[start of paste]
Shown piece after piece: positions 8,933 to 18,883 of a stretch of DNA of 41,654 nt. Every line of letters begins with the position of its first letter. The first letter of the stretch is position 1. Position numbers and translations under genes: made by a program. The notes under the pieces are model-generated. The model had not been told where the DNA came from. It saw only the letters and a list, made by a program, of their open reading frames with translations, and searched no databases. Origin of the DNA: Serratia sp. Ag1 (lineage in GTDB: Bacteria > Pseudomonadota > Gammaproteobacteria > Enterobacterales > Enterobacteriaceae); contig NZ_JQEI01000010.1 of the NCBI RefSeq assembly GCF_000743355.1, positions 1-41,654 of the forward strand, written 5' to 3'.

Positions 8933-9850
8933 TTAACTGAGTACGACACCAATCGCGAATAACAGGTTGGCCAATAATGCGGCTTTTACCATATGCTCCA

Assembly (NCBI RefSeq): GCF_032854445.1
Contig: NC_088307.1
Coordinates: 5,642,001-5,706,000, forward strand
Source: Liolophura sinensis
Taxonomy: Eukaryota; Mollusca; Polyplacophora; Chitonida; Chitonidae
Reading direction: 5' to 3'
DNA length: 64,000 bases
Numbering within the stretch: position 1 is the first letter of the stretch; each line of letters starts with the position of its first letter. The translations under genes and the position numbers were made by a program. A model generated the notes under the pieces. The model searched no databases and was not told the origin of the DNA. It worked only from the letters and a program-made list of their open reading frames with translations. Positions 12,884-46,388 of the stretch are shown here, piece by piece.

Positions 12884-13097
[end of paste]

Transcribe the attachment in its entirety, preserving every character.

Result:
Shown piece after piece: positions 8,933 to 18,883 of a stretch of DNA of 41,654 nt. Every line of letters begins with the position of its first letter. The first letter of the stretch is position 1. Position numbers and translations under genes: made by a program. The notes under the pieces are model-generated. The model had not been told where the DNA came from. It saw only the letters and a list, made by a program, of their open reading frames with translations, and searched no databases. Origin of the DNA: Serratia sp. Ag1 (lineage in GTDB: Bacteria > Pseudomonadota > Gammaproteobacteria > Enterobacterales > Enterobacteriaceae); contig NZ_JQEI01000010.1 of the NCBI RefSeq assembly GCF_000743355.1, positions 1-41,654 of the forward strand, written 5' to 3'.

Positions 8933-9850
8933 TTAACTGAGTACGACACCAATCGCGAATAACAGGTTGGCCAATAATGCGGCTTTTACCATATGCTCCA

Assembly (NCBI RefSeq): GCF_032854445.1
Contig: NC_088307.1
Coordinates: 5,642,001-5,706,000, forward strand
Source: Liolophura sinensis
Taxonomy: Eukaryota; Mollusca; Polyplacophora; Chitonida; Chitonidae
Reading direction: 5' to 3'
DNA length: 64,000 bases
Numbering within the stretch: position 1 is the first letter of the stretch; each line of letters starts with the position of its first letter. The translations under genes and the position numbers were made by a program. A model generated the notes under the pieces. The model searched no databases and was not told the origin of the DNA. It worked only from the letters and a program-made list of their open reading frames with translations. Positions 12,884-46,388 of the stretch are shown here, piece by piece.

Positions 12884-13097